With a ceremony held directly in the production hall, the Kurtz Ersa Corporation opened its new Smart Foundry on March 6. A year and a month had passed since the turning of the first sod in Hasloch, Germany—the starting shot for an ambitious project which has now been brought to a successful conclusion and officially handed over for its intended purpose. One hundred and fifty invited guests, customers, project partner, representatives of important associations, and staff were in attendance as the ribbon was cut.
With the decision for the Smart Foundry, Kurtz Ersa pursued a strategic reorientation intended to secure the long-term continuity of the iron foundry and the over 100 jobs at the Hasloch site. This resulted in investments amounting to 12 million euro for what is probably the world’s most modern hand mold foundry, a further significant milestone in the over 235-year history of the company, which has included iron casting in its core competences since 1852.
Today, the broadly-based product range encompasses, among other things, planetary carriers, machine beds and pump housings for well-known customers from such branches as mechanical engineering, drive engineering, power engineering, vehicle construction, vacuum engineering and wind energy. A study commissioned in advance attests to the necessary potential for the Kurtz product range to utilize the full capacity of the iron foundry with the production of high-quality cast iron parts for German industry in the future as well.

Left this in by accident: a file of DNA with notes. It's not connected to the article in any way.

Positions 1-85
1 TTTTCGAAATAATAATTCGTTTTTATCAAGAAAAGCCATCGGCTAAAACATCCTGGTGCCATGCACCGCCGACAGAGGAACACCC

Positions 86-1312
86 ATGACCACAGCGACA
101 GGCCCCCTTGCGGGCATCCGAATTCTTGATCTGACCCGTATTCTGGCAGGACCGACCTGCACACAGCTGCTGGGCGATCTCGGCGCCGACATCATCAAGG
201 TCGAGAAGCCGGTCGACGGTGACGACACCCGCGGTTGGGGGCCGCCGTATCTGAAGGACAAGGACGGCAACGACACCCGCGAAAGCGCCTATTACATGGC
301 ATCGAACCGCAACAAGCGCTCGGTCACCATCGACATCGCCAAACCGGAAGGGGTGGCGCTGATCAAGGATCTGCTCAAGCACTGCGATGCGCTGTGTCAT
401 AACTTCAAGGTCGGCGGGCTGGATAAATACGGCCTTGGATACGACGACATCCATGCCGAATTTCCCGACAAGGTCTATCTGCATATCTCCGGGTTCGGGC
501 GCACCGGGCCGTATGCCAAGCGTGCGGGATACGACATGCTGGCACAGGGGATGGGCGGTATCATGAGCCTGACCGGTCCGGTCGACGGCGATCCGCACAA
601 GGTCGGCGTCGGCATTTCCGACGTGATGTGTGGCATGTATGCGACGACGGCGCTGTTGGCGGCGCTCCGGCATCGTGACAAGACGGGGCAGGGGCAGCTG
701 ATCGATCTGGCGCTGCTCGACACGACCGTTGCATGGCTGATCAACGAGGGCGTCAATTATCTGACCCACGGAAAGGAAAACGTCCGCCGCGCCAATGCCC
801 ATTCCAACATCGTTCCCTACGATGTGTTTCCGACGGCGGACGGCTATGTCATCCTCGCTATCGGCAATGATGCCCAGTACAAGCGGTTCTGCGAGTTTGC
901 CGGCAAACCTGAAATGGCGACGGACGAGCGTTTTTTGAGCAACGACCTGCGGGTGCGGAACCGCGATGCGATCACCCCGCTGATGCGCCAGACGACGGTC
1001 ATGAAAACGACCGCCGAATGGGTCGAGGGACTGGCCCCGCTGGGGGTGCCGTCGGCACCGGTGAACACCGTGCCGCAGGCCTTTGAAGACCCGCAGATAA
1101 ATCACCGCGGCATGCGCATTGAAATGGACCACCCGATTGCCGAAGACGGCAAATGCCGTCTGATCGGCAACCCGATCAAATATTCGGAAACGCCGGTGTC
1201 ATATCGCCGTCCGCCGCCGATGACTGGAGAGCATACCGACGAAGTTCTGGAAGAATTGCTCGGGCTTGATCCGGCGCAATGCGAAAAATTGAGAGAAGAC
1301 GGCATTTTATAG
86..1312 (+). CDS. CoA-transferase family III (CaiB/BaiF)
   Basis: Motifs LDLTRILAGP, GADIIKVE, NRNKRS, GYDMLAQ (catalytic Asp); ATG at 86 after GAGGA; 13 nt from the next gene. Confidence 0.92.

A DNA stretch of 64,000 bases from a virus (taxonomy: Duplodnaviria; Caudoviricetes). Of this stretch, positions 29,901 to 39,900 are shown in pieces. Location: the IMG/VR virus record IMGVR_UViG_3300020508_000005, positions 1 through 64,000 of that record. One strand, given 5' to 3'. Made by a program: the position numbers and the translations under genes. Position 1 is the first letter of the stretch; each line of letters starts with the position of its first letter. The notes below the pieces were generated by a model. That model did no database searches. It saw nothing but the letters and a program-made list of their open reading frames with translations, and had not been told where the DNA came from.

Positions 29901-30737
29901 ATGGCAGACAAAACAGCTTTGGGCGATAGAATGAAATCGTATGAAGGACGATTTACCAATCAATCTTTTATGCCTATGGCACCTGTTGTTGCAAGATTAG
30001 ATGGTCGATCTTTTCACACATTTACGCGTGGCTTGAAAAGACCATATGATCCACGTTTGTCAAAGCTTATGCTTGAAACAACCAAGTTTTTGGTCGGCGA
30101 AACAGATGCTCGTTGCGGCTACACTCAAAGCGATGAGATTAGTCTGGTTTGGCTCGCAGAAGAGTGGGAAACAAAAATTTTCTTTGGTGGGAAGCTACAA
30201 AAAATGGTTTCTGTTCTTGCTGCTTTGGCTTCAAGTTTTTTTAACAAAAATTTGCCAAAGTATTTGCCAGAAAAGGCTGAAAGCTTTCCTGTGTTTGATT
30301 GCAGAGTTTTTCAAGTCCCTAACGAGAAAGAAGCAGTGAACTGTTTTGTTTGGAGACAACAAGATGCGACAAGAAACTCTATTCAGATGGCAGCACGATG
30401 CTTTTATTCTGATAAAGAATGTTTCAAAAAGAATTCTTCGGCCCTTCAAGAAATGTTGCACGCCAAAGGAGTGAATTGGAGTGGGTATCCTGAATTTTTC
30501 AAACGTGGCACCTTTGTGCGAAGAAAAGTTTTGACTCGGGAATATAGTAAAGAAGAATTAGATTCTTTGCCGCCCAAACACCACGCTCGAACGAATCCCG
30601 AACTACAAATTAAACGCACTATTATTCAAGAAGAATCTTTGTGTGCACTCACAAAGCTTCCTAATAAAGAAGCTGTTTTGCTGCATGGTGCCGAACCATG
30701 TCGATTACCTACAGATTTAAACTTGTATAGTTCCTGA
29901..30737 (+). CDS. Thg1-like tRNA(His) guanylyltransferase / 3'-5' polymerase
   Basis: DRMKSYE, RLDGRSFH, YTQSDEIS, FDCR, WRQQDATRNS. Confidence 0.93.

From this, the parties involved in the project have developed a creative solution which illustrates the trend to “Industry 4.0” and leads to a doubling of productivity with increased efficiency. The concept: Exploiting as many existing buildings as possible. Smart Foundry focuses on a completely new material flow and continuous clocked hand molding production in keeping with the Toyota production system. An SAP-controlled production concept, parceled production areas and an unmanned, universally mobile transport system result in a flexible process chain in which manual production phases and an automated logistics system can be ideally combined. Two of the major figures in the project are the 1,700 sq.m of ground-up renovations and 2,580 sq. m of newly-constructed buildings, but they say little about the very short construction period. For example, the construction of the hall alone required extensive foundation work with over 2,000 m of bored pile rammed in far below the water table. Numerous partners contributed to the successful outcome of the Smart Foundry project, from the architects, Menig & Partner, to the developer Riedel Bau und Bauer, the plant supplier F.A.T. Förder, and Anlagentechnik, Nederman Filtration, DEMAG Krane and WFT Fertigungstechnik. And of course, the specially-established Kurtz Ersa Project Team, the staff from the foundry’s IT department and those working on the iron foundry line were critical.
“Nobody walking around the factory yard today can possible imagine the situation here on the site between January and August 2014. It was often a question of split-second timing to ensure that cranes, diggers, low loaders, cement trucks and drilling equipment could be accommodated in the very scant space while operations continued,” said Rainer Kurtz, CEO of Kurtz Ersa. “The construction schedule foresaw September 1 for the commencement of production, with a planned two-and-a-half week interruption of operations. Apparently impossible, but we succeeded—without a single accident. And that warrants a big ‘thank you’ to all involved!”